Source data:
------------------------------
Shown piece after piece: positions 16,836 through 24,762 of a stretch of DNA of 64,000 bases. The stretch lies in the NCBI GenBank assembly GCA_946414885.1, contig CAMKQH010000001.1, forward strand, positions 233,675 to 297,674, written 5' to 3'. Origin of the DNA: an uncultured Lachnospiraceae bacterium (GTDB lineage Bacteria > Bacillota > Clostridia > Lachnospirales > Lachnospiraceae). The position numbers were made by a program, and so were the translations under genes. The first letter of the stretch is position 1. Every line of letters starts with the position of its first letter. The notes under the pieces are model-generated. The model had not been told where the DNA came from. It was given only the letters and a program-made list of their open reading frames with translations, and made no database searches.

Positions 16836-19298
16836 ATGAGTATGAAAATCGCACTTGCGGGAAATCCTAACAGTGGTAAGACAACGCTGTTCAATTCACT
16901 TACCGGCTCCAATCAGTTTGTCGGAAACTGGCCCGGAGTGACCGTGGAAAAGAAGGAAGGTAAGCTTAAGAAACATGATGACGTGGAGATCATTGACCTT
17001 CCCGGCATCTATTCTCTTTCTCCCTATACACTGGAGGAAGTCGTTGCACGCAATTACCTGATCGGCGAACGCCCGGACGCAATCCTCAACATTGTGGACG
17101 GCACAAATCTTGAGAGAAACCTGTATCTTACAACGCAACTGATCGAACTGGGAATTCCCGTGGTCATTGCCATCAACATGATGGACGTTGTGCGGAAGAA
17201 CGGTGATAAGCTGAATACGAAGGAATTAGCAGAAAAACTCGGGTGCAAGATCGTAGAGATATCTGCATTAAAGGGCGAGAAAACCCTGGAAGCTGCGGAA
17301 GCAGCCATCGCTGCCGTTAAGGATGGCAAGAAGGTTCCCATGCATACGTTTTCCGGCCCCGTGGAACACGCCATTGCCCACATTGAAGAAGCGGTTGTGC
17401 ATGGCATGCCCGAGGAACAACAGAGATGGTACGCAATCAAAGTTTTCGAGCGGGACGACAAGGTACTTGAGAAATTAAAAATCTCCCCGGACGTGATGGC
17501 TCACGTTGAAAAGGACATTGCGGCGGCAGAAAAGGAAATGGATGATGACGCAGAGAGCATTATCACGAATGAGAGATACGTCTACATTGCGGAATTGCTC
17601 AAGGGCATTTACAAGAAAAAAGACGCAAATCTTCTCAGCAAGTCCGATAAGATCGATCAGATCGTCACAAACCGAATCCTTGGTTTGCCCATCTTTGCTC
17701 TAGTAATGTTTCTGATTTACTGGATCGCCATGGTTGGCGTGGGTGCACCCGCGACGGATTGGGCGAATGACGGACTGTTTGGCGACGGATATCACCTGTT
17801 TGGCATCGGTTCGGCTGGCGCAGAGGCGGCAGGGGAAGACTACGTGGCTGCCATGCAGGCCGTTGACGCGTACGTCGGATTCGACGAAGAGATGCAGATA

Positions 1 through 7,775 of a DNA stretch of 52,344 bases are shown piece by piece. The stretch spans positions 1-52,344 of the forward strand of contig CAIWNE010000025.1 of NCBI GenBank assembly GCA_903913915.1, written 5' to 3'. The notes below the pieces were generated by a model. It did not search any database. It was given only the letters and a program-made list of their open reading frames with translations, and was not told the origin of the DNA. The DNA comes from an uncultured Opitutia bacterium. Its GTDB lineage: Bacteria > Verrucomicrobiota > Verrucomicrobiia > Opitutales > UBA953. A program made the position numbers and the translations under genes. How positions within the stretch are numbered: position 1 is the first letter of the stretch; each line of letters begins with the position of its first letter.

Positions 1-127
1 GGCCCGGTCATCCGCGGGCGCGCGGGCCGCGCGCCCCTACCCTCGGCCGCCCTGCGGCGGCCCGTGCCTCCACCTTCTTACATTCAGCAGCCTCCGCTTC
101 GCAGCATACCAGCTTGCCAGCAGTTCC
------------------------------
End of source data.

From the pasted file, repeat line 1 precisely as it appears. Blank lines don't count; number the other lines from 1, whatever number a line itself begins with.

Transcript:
Shown piece after piece: positions 16,836 through 24,762 of a stretch of DNA of 64,000 bases. The stretch lies in the NCBI GenBank assembly GCA_946414885.1, contig CAMKQH010000001.1, forward strand, positions 233,675 to 297,674, written 5' to 3'. Origin of the DNA: an uncultured Lachnospiraceae bacterium (GTDB lineage Bacteria > Bacillota > Clostridia > Lachnospirales > Lachnospiraceae). The position numbers were made by a program, and so were the translations under genes. The first letter of the stretch is position 1. Every line of letters starts with the position of its first letter. The notes under the pieces are model-generated. The model had not been told where the DNA came from. It was given only the letters and a program-made list of their open reading frames with translations, and made no database searches.